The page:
I’ve been reading about early twentieth century curtain design and realise that there is a lot more to it than just designing a pretty pattern! The design has to be economical which means it has to be suitable for the machine that will be used to produce it and the pattern repeat must not be too long because that would cause wastage when matching patterns to make a pair of curtains. The ‘scaffolding’ of the pattern also has to be considered carefully – you have to have a framework to work on but in most cases it should not be obvious to the viewer, so consider whether the design is making lines or shapes that aren’t intended. Many curtain patterns make use of the turnover, which is when one side is folded over to form a mirror image of the other, but this can look clumsy unless done skilfully. In many cases adding single centre panel eases the design as shown in the image above. I now need to look at some curtains from the time to see how these rules were put into practice.
Friday 22 April 2016
I’ve just bought a long length of cloth to cover the tables at the venue for my next exhibition – the LQ&N fair at Peterborough on 8 May - where I’ll be showing a selection of my lace. It’s always difficult deciding what colour to choose as a background for a mixed exhibition of that type. Dark blue seems to be the choice of many people who exhibit traditional white lace, but that doesn’t always work with coloured lace. Grey is a colour that goes well with much of my lace but it doesn’t have much impact from a distance. I’ve also found that ivory works well but needs to be kept clean – finding a dirt mark when you arrive at an exhibition venue with no way of washing it out is not helpful. The type of material is also important as cotton creases easily, which can spoil the display. In the end I’ve gone for a black crepe jersey type of material which I hope won’t crease and will provide a reasonable background colour for most of the lace. That quantity of material is quite heavy though, which is fine for Peterborough as I’m driving to the venue, but it would eat into my weight allowance if I was flying abroad to exhibit.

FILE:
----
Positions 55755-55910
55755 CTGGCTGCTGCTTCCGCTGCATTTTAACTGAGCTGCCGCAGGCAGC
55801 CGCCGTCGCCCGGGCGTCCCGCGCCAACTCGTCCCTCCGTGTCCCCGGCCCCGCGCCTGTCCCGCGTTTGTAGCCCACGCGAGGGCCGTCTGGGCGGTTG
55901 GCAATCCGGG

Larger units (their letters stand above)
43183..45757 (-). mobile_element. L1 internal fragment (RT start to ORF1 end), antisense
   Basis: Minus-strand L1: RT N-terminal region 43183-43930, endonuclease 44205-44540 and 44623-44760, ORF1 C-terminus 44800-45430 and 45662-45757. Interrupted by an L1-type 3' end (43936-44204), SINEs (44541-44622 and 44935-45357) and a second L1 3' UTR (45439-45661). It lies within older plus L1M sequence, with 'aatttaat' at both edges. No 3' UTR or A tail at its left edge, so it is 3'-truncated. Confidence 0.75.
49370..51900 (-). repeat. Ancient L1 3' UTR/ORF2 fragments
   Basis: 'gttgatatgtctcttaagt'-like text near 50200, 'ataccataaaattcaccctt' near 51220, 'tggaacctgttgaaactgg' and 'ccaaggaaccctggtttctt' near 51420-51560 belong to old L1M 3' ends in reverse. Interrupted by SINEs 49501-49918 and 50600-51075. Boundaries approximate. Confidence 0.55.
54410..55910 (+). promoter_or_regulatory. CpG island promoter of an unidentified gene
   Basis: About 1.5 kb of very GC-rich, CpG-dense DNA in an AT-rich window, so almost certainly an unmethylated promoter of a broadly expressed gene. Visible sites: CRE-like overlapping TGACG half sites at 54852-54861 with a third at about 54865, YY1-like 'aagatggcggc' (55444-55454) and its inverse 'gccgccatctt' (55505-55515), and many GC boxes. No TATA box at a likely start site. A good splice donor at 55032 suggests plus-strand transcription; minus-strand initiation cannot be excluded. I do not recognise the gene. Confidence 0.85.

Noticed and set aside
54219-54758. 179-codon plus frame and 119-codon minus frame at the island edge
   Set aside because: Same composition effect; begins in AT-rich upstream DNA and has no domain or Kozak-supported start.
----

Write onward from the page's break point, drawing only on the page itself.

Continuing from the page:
Thursday 14 April 2016
This image comes from a catalogue of lace curtains and Irish linen produced by William Whiteley’s London department store in 1907. Of course each curtain has to be described and the copywriter has come up with some exuberant descriptions for some of them. This one is just described as ‘Medallion border with trailing centre’ but others include ‘Very artistic reproduction of real lace’ and ‘A very dainty bijou curtain’. Clearly by the time he got to ‘Copy of real lace’ and ‘Imitation of real lace’ he was struggling to find something different to say! As well as the descriptions, an artist was also employed to draw the curtains, which must have been a skilled job as the images are very detailed and compare well with the sections of the catalogue that contains photographs.
Thursday 7 April 2016
I’m a great fan of picots I like to use a few on an edging to give it a little bit of added interest. However when I make them by twisting two threads I always struggle to twist them together properly. Pam Nottingham says this happens ‘when the threads are tightened separately before the final twists are added’. Because of this, in my recent work, I’ve started using what I was taught to call false picots, but which Bridget Cook calls a knotted picot and Pam Nottingham terms ‘a picot using thick thread’. This involves looping one thread of a pair through the other to form a small loop, so knotted picot is a good description of it. Although it probably works best with thick thread it does stay firm and crisp in thin cotton and doesn’t cause the fanned out look of a double-thread picot that has become untwisted. You do need to twist the pairs after making the picot and continuing with the rest of the design though, to prevent leaving a hole beneath the picot. The lace in the image is an experimental piece I made a while ago, incorporating traditional twisted two thread picots and plaited loops making picot-like shapes.